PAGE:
Forensic Anthropology is the study of the human skeleton in a legal situation usually works alongside the law and Police to identify human remains and associated skeletal trauma related to manner death and to aid in the detection of crime.
Forensic anthropological techniques can be used to assist in the recovery of remains. A forensic anthropologist can also assist in the identification of deceased individuals whose remains are decomposed, burned, mutilated or otherwise unrecognizable.
Working as a Forensic Anthropologist is as varied as there are crimes, people and places.
In addition to assisting in locating and recovering human skeletal remains, forensic anthropologists work to assess the age, sex, ancestry, stature, and unique features of the remains.
Forensic anthropology is the application of the science of physical or biological anthropology to the legal process. Physical or biological anthropologists who specialize in forensics primarily focus their studies on the human skeleton.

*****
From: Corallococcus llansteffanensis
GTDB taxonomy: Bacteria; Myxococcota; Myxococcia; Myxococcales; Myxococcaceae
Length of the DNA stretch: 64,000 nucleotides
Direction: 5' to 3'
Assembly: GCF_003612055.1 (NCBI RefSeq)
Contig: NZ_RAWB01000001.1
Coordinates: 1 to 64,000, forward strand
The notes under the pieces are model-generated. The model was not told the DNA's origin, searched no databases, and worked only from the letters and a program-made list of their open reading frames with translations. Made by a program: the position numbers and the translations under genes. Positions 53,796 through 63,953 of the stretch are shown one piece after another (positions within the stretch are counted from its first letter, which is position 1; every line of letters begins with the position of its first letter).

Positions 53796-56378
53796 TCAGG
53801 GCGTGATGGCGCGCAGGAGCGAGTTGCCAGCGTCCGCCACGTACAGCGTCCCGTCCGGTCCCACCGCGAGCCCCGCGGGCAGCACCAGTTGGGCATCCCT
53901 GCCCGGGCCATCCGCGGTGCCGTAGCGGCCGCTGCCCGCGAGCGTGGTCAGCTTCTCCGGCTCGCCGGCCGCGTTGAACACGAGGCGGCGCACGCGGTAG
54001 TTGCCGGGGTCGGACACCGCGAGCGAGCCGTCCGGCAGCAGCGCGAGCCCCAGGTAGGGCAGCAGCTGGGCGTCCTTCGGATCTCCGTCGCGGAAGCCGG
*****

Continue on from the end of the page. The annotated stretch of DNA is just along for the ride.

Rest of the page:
University listings for Forensic Anthropology programs featuring certified Diplomates.
Boston University School of Medicine, MS in Forensic Anthropology, Boston, MAhttp://www.bumc.bu.edu/forensicanthro/masters-program/
California State University, Chico, CAhttp://www.csuchico.edu/anth/index.shtml
University of Central Lancashire, Preston, UKhttp://www.uclan.ac.uk/schools/forensic_investigative/forensic_anthropology.php
University of Florida, Gainesville, FLhttp://www.poundlab.org/
University of Hawaii, Honolulu, HIhttp://www.anthropology.hawaii.edu/Programs/The four subfields/Physical Anthropology/index.html
University of Indianapolis, Indianapolis, INhttp://biology.uindy.edu/mshumanbio/index.php
Mercyhurst College, Erie, PAhttp://mai.mercyhurst.edu/academics/applied-forensic-sciences/
Michigan State University, East Lansing, MIhttp://anthropology.msu.edu/physical/
University of Tennessee, Knoxville, TNhttp://web.utk.edu/~fac/
Texas State University - San Marcoshttp://www.txstate.edu/anthropology/
Western Carolina University, Cullowhee, NChttp://www.wcu.edu/3403.asp
This information provided by the The American Board of Forensic Anthropologyhttp://theabfa.org
The American Board of Forensic Anthropology was incorporated in 1977 as a non-profit organization to provide, in the public interest and the advancement of science, a program of certification in forensic anthropology. In purpose and organization, the ABFA functions in much the same way as do certifying boards in various medical specialties and other scientific fields.